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# Do linear and group invariant functions allowed to go inside(?) integral operators?

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I am working through the book Geometric Deep Learning (https://arxiv.org/abs/2104.13478) and have hit the following formula (Chapter 3.5, page 27).

If $f$ is linear and $\mathfrak G$-invariant and $\mu(\mathfrak g)$ is Haar measure of the group $\mathfrak G$, then for all $x\in \mathcal{X}(\Omega)$, $$f(x) = \frac{1}{\mu(\mathfrak G)}\int_{\mathfrak G} f(\mathfrak g.x)d\mu(\mathfrak g) = f \left(\frac{1}{\mu(\mathfrak G)}\int_{\mathfrak G}(\mathfrak g.x)d\mu(\mathfrak g)\right)$$ which indicates that $F$ only depends on $x$ through the $\mathfrak G$-average $Ax= \frac{1}{\mu(\mathfrak G)}\int_{\mathfrak G} f(\mathfrak g.x)d\mu(\mathfrak g)$.

Two questions.

1. It doesn't seem obvious to me that the function $f$ being linear and $\mathfrak G$-invariant allows the integral $\int_{\mathfrak G}\cdot , d\mu(\mathfrak g)$ to just go inside(?) the function $f$. The authors gave no explation as to how it is done. How is the formula derived?

2. I don't know how this operation of integral $\int_{\mathfrak G}\cdot , d\mu(\mathfrak g)$ 'going inside' the function $f$ is called. Would 'commute' be appropriate term? (For example, the function $f$ and integral $\int_{\mathfrak G}\cdot , d\mu(\mathfrak g)$ commute with each other.)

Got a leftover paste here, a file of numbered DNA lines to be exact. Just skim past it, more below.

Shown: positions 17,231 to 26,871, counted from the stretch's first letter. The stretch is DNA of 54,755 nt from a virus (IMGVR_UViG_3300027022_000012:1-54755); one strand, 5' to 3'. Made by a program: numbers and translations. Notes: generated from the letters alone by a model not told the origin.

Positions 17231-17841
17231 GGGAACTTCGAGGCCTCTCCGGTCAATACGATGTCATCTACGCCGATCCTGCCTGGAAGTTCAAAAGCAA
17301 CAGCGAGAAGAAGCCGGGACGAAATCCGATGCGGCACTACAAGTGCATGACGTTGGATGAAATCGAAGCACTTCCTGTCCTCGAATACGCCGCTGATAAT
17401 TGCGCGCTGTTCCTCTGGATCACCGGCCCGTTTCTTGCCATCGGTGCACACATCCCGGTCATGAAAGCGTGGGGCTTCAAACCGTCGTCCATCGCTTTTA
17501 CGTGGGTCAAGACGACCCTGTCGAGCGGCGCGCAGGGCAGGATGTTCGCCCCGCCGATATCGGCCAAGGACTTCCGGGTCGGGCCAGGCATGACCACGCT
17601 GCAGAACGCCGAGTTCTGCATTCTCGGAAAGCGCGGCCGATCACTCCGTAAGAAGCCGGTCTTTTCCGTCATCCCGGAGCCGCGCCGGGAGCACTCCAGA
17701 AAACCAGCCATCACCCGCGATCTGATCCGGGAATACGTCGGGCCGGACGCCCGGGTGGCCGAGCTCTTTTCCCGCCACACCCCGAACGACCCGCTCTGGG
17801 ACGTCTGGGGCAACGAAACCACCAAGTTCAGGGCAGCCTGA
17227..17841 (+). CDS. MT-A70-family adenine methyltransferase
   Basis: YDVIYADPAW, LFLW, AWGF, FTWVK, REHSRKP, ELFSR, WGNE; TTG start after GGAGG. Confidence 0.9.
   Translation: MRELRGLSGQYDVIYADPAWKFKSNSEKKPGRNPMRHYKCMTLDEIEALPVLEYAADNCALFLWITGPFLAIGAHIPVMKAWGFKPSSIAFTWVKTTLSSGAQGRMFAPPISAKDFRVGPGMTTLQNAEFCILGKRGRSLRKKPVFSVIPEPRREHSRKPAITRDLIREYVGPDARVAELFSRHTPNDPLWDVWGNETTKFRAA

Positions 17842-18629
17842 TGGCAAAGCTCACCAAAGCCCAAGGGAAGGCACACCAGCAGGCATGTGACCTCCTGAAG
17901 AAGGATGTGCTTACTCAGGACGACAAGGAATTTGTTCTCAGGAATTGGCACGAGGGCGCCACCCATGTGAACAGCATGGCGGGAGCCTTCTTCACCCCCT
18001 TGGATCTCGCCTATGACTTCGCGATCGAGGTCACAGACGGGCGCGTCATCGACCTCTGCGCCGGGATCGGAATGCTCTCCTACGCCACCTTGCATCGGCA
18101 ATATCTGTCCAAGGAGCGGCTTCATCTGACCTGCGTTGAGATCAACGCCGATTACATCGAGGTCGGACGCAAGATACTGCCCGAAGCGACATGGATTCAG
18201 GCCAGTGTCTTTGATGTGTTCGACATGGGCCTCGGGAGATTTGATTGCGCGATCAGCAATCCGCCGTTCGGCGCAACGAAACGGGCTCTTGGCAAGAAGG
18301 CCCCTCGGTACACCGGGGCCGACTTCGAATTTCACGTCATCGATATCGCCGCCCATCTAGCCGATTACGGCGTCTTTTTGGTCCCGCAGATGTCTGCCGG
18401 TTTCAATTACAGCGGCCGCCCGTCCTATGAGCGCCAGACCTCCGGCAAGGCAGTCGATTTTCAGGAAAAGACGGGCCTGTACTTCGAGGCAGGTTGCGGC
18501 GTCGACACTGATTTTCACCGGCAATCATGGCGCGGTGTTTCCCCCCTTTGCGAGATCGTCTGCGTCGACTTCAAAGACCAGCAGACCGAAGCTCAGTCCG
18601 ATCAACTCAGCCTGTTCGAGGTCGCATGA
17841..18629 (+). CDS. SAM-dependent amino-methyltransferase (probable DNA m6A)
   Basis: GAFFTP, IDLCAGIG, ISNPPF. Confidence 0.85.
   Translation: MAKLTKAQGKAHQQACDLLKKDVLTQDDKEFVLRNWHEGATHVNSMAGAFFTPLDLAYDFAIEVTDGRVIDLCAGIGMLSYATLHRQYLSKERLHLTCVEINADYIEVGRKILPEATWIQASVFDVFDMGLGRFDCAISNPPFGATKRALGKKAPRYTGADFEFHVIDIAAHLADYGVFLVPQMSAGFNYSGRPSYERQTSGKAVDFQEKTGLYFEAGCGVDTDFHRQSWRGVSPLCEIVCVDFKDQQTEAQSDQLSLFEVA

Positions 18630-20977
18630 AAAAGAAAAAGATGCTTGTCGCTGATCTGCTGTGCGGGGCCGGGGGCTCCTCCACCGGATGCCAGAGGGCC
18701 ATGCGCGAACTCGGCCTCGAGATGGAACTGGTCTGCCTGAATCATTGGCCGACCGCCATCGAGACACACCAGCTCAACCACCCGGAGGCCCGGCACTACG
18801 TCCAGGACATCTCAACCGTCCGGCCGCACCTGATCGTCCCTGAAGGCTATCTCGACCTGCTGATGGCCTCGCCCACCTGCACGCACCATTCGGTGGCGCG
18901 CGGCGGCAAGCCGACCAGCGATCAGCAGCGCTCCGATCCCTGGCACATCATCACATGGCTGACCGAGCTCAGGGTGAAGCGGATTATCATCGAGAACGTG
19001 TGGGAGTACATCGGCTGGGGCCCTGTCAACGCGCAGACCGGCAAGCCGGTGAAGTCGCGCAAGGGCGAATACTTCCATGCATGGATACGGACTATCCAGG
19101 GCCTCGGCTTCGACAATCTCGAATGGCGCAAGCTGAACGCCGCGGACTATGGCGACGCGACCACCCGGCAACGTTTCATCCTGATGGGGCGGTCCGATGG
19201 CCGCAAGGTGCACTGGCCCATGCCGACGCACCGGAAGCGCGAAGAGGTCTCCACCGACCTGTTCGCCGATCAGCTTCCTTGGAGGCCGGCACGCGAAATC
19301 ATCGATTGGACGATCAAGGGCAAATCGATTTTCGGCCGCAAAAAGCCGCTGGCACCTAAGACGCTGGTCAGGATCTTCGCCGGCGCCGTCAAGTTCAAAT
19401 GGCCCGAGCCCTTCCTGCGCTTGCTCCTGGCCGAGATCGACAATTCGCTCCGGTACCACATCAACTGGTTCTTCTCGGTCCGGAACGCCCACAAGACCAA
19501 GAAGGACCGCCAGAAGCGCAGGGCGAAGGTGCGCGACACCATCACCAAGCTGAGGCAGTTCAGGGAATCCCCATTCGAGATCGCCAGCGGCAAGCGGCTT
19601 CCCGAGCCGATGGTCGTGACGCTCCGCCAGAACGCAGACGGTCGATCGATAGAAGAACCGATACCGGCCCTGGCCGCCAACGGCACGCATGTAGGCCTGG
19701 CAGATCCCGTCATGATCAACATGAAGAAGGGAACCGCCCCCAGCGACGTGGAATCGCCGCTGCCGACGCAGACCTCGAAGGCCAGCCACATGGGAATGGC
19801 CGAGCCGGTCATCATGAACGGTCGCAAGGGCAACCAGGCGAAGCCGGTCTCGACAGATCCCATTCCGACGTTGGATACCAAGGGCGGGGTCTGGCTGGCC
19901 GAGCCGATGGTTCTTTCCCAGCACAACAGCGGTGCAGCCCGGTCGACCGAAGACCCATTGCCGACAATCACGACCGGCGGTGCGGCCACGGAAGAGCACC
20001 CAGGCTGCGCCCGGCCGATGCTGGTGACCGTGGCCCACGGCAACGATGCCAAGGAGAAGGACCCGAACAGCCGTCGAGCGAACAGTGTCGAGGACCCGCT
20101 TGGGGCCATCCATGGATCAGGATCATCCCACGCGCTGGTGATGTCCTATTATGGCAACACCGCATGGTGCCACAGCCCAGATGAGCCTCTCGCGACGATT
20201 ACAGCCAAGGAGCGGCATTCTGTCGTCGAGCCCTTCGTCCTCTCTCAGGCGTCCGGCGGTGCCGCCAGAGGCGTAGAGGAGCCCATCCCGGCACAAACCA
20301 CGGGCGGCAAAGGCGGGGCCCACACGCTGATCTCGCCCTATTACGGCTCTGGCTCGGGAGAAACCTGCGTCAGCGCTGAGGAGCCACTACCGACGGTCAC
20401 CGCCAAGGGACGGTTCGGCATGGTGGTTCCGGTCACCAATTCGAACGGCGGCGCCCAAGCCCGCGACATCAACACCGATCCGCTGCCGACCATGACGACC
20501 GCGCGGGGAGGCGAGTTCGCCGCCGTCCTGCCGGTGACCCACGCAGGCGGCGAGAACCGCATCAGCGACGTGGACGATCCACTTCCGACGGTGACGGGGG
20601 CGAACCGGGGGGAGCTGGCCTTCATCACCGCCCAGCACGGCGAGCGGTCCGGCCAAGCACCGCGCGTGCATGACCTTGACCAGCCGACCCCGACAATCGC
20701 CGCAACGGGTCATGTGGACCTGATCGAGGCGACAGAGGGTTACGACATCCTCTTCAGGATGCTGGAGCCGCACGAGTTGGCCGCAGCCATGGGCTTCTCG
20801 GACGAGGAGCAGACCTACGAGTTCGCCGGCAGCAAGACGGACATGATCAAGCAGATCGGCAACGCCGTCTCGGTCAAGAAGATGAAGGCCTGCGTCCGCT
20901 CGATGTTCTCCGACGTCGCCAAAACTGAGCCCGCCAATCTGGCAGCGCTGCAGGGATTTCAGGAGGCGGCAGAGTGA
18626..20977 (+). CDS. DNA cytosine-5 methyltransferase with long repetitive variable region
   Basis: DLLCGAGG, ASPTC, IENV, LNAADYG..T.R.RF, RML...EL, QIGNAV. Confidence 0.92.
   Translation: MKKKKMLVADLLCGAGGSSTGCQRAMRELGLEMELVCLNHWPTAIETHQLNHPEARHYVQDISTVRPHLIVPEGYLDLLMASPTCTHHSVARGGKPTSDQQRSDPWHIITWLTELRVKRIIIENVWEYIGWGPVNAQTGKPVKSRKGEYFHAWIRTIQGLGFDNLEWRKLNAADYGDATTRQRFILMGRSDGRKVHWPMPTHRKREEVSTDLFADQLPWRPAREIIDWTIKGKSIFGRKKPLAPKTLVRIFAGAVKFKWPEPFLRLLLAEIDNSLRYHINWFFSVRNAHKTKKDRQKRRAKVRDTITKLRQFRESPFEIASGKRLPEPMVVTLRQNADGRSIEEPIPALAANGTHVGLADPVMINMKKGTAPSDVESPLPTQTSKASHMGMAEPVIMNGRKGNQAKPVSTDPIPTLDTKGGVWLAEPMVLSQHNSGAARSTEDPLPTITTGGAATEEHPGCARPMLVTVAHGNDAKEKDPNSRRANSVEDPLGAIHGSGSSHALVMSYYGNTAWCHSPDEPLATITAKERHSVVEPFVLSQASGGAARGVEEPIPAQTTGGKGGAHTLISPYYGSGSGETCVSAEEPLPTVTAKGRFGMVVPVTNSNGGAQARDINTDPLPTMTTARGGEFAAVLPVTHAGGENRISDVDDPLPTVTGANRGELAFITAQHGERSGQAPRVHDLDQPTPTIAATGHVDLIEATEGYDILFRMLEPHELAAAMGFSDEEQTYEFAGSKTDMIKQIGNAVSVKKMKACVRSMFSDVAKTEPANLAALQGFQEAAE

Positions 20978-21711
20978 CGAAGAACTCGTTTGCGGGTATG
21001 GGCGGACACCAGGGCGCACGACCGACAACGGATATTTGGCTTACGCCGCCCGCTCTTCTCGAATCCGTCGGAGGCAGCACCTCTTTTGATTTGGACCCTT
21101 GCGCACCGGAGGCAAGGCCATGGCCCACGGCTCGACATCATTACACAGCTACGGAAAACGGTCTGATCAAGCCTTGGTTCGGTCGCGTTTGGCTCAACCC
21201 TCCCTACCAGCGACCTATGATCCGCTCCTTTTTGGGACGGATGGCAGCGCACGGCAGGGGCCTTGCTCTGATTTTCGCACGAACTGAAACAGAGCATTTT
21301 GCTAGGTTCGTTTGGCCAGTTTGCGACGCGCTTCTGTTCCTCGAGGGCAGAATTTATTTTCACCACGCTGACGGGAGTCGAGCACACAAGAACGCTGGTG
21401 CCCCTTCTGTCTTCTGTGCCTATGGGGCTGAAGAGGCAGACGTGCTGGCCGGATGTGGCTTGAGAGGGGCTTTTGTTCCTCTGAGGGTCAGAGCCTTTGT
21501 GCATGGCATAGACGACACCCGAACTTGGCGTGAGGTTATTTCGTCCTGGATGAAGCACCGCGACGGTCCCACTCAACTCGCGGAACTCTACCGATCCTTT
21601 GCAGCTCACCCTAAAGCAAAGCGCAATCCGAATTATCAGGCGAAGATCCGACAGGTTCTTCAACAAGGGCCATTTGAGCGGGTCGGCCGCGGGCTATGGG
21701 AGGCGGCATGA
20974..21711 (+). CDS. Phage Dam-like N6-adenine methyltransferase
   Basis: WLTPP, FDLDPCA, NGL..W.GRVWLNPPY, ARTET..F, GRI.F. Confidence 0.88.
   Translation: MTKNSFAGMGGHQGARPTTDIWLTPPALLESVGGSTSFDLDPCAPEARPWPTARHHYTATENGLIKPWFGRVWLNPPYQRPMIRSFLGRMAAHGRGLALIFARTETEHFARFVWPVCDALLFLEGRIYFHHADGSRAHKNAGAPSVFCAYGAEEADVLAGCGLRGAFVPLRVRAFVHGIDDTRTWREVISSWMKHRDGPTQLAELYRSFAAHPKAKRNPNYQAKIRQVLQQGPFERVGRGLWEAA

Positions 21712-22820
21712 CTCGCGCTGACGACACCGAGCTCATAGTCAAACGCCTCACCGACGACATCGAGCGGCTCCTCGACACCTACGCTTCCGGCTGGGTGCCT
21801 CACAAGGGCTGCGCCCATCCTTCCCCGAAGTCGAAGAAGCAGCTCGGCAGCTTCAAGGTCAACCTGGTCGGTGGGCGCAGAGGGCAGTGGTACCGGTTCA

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If $f$ is a linear map (between finite-dimensional spaces), then it can be represented by multiplying by some matrix.

The fact that $f$ is $\mathfrak G$-invariant presumably means that this matrix is constant with respect to the $\mathfrak g$ used as the variable of integration.

It's easy to see that multiplying by a constant matrix is an operation you can pull out of an integral, because sums can be pulled out of integrals

$$\int \left(f(x) + g(x)\right)\,dx = \left(\int f(x)\,dx\right) + \left(\int g(x)\,dx\right)$$

and constant factors can be pulled out of integrals

$$\int c\,f(x)\,dx = c\int f(x)\,dx$$

and matrix multiplication is just an application of those operations.

And yes, you can say that $f$ and the integral commute with each other as operators.

(If, contra my first sentence, you aren't working with finite-dimensional spaces, then you have to tread much more carefully than I'm doing here, starting with specifying precisely what definition of integration you're using. The usual suspects still commute with linear functionals, though.)

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